Self-Reported Symptoms of Depression Increase After Recovery From an Acute COVID-19 Infection

sad woman alone with surgical mask
With depressive symptoms rising after an acute COVID-19 infection, study researchers looked at whether these symptoms are a consequence of stress associated with COVID or, do they reflect more specific sequelae associated with the pathophysiology of the illness.

The magnitude of major depressive symptoms differed significantly on the basis of previous infection with COVID-19. These findings, from a survey, were published in JAMA Network Open.

Every month between May 2020 and February 2021, 12 waves of internet-based surveys were conducted through the vendor PureSpectrum by researchers at Harvard Medical School. Adult participants (N=61,472) were assessed for sociodemographic characteristics, COVID-19 illness, and symptoms of depression.

Respondents were aged mean 42.34 (standard deviation [SD], 16.36) years, 67.0% were women, 10.5% were Black, 7.3% were Hispanic, 5.8% were Asian, 24.2% lived in urban locations, 40.1% completed some college, and median annual income was $49,000 (interquartile range [IQR], $22,500-$85,000).

Clinical diagnoses of COVID-19 were reported by 6.5% of respondents and 31.2% said they had moderate or increased symptoms of depression.

Among individuals who had a COVID-19 diagnosis, symptoms of depression associated with gender (z, -9.58; P <.001), income (z, −9.75; P <.001), Black vs White ethnicity (z, 3.02; P =.003), and urban vs rural location (z, 2.89; P =.004).

Those who had COVID-19 scored significantly higher on patient health questionnaire-9 (PHQ-9) questions about suicidality (mean, 2.50 vs 1.99 points; t, -24.83; P <.001) and motor symptoms (mean, 2.58 vs 2.11 points; t, -23.74; P <.001).

The investigators observed a temporal pattern of depressive symptoms, in which for every additional month since acute COVID-19 illness, symptoms of depression increased (odds ratio [OR], 1.07; 95% CI, 1.05-1.09). This association was increased after correcting for the time of the survey, location, and sociodemographic characteristics (adjusted OR [aOR], 1.09; 95% CI, 1.07-1.11).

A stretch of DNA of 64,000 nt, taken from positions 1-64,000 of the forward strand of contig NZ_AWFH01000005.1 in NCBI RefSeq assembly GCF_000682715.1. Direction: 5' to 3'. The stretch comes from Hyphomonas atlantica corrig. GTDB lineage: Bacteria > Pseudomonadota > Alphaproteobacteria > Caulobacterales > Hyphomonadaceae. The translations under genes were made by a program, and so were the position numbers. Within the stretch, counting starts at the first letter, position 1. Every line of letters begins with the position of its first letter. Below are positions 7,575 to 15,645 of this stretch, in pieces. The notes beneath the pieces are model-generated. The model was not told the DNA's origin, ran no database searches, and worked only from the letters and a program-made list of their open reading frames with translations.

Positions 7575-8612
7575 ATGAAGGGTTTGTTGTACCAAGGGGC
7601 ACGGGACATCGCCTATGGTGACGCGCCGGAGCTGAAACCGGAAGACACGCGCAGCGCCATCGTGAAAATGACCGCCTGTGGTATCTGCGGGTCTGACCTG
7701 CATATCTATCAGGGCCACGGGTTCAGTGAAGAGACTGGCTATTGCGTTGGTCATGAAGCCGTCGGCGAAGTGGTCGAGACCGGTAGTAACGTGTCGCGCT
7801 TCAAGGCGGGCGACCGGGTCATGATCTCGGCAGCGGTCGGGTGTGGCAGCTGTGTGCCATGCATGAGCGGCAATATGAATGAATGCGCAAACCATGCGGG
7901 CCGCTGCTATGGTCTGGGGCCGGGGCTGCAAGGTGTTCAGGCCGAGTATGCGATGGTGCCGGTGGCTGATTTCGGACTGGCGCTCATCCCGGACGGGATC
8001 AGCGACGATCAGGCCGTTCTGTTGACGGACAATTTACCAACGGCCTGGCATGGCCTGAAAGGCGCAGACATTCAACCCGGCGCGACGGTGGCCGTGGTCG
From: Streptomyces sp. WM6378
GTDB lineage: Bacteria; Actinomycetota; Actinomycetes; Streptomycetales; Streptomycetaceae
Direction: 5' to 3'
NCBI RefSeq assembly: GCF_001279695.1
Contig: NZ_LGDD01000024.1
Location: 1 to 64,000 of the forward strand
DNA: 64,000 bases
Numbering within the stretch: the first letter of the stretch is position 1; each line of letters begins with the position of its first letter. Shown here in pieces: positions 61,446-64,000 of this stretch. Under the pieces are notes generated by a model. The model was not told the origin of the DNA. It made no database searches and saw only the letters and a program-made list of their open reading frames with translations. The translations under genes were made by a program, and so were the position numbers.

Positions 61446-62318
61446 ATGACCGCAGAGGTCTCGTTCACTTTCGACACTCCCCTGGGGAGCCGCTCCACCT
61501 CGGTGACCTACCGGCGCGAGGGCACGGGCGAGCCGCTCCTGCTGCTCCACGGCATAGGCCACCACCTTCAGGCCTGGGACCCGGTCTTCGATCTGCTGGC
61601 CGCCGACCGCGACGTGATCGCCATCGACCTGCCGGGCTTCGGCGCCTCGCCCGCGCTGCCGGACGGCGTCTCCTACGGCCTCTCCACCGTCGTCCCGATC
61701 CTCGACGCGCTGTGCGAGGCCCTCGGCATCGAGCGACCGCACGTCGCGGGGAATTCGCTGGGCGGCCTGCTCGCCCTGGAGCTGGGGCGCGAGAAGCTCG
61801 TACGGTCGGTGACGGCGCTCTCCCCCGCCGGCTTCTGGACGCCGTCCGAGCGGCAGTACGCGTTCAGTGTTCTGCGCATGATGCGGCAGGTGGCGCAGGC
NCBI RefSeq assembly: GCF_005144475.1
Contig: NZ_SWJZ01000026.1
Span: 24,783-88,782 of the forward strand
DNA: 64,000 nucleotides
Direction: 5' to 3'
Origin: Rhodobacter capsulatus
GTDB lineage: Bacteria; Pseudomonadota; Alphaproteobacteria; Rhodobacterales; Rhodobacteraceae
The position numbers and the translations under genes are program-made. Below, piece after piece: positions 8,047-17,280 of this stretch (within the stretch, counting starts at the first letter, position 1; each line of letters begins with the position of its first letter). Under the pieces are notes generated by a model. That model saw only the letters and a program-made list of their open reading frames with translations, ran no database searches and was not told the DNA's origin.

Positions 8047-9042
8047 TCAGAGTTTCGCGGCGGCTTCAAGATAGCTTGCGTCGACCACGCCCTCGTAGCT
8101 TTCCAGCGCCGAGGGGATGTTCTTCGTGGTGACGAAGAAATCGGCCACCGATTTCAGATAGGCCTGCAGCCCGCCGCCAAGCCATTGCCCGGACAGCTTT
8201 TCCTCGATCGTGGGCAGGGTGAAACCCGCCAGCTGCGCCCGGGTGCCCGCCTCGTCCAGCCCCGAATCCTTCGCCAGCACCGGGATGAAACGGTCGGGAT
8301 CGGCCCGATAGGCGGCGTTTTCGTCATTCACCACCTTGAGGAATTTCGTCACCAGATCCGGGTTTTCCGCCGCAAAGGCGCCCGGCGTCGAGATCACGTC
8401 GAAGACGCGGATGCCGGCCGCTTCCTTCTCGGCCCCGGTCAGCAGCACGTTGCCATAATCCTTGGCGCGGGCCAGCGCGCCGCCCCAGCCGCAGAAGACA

This study may have been limited with relying on the PHQ-9 assessment which only includes a subset of depressive symptoms.

The results of this study may suggest that after acute COVID-19 infection, some patients may experience increased symptoms of depression. It remains unclear whether these trends are caused by long-term sequalae of the disease or from increased stress and isolation associated with the global pandemic. Additional studies are needed to validate these findings.

Disclosure: An author declared affiliations with industry. Please refer to the original article for a full list of disclosures.

Reference

Perlis RH, Santillana M, Ognyanova K, et al. Factors associated with self-reported symptoms of depression among adults with and without a previous COVID-19 diagnosis. JAMA Netw Open. Published online June 11, 2021. doi:10.1001/jamanetworkopen.2021.16612

This article originally appeared on Psychiatry Advisor